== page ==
Reseeing Travesties after a half-year's time gives no shortage of second thoughts about the production. The Spoleto version is considerably tighter than the initial run in Raleigh, shoehorned with surprisingly little violence into a stage considerably smaller than at BTI Kennedy.
But the main thing that strikes me is the impossibility of it all--a point which applies to Tom Stoppard's script in particular. This gifted troupe of actors expends kilocalories on that stage, bailing a seemingly endless geyser of words out of Stoppard's intriguing, but still leaky, boat of a plot. And yet they make it look, on the whole, so effortless as to amaze.
The verbal velocity required to keep things afloat is not without casualty, on this second viewing. Terry Milner seems given less time for Tristan Tzara's points about the absurdity of love with a similarly abbreviated Sean Brosnahan as Gwendolyn. The musical exchange between Gwendolyn and Serena Ebhardt's Marxist librarian dominatrix, Cecily entertains, even as the point of it vanishes in the slipstream. On the other hand, the closing scene between Ebhardt and David zum Brunnen as Henry Carr, the minor British functionary who just possibly once knew Tzara, Lenin and Joyce, shines with a poignancy and clarity I don't recall the first one having.
Even if I don't entirely buy zum Brunnen's transitions from a doddering old Carr to a younger one, his heroics with Stoppard's impenetrable script are duly noted. As its central character, narrator and host, he's in nearly every scene: If anyone else gets a break on floatation duty, zum Brunnen clearly never does. Of all efforts, his most likely is the bravest. Thanks to it, Travesties comes into Port Charleston still above water.
"In 1983, if you wanted a real pair of flamenco shoes, you had to draw your foot on a piece of paper," impresario Carlota Santana recalls. "You sent it over to Madrid in an envelope, hoping it would get there, and if you were lucky, three months later you'd get a pair of shoes."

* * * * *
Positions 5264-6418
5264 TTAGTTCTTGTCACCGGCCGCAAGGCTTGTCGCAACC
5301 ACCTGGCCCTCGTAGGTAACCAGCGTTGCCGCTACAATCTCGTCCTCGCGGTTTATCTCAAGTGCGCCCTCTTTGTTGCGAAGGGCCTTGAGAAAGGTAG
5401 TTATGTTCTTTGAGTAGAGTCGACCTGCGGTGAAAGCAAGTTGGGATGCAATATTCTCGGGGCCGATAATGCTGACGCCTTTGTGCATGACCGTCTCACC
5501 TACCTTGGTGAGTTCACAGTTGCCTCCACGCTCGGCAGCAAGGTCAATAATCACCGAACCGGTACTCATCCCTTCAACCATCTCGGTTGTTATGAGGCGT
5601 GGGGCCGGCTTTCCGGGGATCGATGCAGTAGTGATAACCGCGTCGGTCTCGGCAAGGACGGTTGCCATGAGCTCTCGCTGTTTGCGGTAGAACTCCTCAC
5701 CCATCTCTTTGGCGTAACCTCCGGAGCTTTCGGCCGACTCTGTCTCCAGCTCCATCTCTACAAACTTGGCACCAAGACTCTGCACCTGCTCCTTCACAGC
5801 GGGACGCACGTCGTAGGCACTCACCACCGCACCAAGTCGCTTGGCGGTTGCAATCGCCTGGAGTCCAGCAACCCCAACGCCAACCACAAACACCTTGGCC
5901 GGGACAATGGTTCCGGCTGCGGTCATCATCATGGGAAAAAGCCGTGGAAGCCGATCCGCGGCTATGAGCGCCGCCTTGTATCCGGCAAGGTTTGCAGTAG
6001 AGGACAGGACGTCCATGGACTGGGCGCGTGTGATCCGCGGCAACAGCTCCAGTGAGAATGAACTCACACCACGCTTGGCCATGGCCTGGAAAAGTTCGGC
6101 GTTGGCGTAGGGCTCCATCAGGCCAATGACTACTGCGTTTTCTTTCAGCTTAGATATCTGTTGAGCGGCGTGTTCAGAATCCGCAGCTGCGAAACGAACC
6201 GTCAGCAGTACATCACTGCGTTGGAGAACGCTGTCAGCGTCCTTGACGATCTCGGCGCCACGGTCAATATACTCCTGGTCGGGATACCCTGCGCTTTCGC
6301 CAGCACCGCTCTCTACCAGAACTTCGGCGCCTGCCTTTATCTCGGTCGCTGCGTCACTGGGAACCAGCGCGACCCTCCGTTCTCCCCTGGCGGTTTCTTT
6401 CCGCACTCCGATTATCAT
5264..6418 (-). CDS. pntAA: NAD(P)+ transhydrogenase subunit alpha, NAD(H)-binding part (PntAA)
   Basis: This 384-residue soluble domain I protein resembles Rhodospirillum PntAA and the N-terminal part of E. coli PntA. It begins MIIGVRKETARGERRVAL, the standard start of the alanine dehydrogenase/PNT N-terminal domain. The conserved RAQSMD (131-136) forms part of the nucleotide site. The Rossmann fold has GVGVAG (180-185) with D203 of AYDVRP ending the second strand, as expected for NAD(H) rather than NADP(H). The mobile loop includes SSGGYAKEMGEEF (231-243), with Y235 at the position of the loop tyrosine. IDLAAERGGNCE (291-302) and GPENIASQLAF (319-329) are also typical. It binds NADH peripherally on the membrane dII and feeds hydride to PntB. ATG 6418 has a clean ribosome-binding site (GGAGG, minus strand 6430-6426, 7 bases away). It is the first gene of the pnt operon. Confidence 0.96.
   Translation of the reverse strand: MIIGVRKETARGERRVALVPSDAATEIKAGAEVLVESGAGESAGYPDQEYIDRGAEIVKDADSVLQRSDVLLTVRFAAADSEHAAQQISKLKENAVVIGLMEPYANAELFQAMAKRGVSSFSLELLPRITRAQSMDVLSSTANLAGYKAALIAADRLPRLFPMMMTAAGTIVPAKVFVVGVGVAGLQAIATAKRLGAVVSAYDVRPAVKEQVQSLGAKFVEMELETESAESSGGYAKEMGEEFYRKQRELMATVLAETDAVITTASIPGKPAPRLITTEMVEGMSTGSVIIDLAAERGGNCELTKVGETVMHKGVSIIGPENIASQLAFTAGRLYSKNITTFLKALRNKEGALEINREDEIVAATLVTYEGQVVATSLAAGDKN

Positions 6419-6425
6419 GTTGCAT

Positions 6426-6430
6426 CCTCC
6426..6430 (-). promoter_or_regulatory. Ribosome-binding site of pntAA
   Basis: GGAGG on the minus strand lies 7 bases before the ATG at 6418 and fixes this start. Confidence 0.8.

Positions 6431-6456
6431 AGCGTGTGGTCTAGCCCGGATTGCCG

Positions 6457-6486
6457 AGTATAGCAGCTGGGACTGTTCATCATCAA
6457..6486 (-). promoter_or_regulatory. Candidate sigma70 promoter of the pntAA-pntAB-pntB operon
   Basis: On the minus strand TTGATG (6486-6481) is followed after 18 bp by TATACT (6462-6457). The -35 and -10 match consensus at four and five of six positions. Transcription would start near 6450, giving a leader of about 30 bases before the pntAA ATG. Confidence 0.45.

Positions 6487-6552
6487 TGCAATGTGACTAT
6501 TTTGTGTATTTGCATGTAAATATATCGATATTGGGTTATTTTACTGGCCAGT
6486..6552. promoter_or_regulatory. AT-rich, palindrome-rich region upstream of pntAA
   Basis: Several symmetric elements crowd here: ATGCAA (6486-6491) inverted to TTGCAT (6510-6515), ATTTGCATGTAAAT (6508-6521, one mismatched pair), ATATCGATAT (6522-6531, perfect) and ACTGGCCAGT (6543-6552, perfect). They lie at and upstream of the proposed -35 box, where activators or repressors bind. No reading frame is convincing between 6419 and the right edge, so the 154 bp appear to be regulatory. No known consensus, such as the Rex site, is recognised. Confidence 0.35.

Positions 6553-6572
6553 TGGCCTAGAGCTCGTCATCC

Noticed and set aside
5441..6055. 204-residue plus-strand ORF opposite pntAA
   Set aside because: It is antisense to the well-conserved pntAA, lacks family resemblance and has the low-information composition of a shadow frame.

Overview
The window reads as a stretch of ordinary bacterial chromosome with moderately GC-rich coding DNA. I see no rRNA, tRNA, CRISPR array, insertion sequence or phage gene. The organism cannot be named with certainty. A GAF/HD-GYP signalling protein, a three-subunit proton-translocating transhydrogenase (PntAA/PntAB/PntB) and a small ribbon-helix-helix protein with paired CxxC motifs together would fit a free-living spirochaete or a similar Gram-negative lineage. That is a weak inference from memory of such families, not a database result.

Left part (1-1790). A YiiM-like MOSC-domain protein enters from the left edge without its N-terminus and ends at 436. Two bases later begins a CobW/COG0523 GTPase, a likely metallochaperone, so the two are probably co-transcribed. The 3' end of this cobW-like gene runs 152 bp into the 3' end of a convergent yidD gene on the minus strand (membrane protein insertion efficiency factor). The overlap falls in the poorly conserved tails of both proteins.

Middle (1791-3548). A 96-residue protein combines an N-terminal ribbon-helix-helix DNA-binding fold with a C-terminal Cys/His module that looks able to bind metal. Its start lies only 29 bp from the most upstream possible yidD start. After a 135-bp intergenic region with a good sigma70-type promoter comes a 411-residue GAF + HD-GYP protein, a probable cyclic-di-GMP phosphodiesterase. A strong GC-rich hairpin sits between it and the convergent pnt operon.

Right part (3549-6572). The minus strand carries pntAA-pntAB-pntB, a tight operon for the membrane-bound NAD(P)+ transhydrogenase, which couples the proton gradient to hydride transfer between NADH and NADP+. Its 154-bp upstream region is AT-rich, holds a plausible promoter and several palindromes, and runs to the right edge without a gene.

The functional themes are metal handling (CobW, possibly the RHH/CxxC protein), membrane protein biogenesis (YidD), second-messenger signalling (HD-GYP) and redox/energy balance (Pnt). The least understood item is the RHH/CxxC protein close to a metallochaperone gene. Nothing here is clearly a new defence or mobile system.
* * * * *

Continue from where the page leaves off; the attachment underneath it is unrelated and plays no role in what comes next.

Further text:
A number of things have changed since the year Santana and choreographer Roberto Lorca started Flamenco Vivo with three dancers and a $3,000 choreographer's grant from the NEA. This week the company celebrates its 20th anniversary with a concert at Durham's Carolina Theatre. After their performance here, Flamenco Vivo returns to the Joyce Theater in New York for a week of shows, beginning June 10.
"We were just trying to do something bigger with Spanish dance," she recalls. "Instead of just doing a concert of classical dance, we wanted something more theatrical." In recent years, regional audiences have snapped up tickets to see the company's dance theater works, including Mano a Mano and Bailaor/Bailaora.
This year's concert provides a retrospective, contrasting the company's early choreography from 1983-1986 with a new work by Antonio Hidalgo. The highlight of the first act is Longo's Luz y Sombra (Light and Shadow).
"Roberto choreographed it after he'd been diagnosed with AIDS," Santana remembers, "and I think it was his way of coming to terms with his own death." The work, a duet between a man and a woman, recasts La Petenera, a mythical seductress from folklore, as the Angel of Death. Santana played the role herself, originally, with the choreographer during the last part of his life. "The male fights with the woman. He loves her, but she frightens him," Santana notes. "To do the role I had to see her as an enabler, one who helps the character die."
Bailes de Ida y Vuelta, Hidalgo's new work, traces the recent Latin American influences. Music and vivid movement celebrates the colorful Argentinian, Cuban and Venezuelan street cultures. "There's this Latin sensuality that the women are projecting," Santana says. "Traditionally, flamenco women have a formal, a held back sensuality, but here it's very flirtatious. You can see it in the dance, it's more relaxed."
"When we rehearse, everyone's smiling and having a good time--which you don't always see in flamenco. The audience has to love it, I think. It's infectious."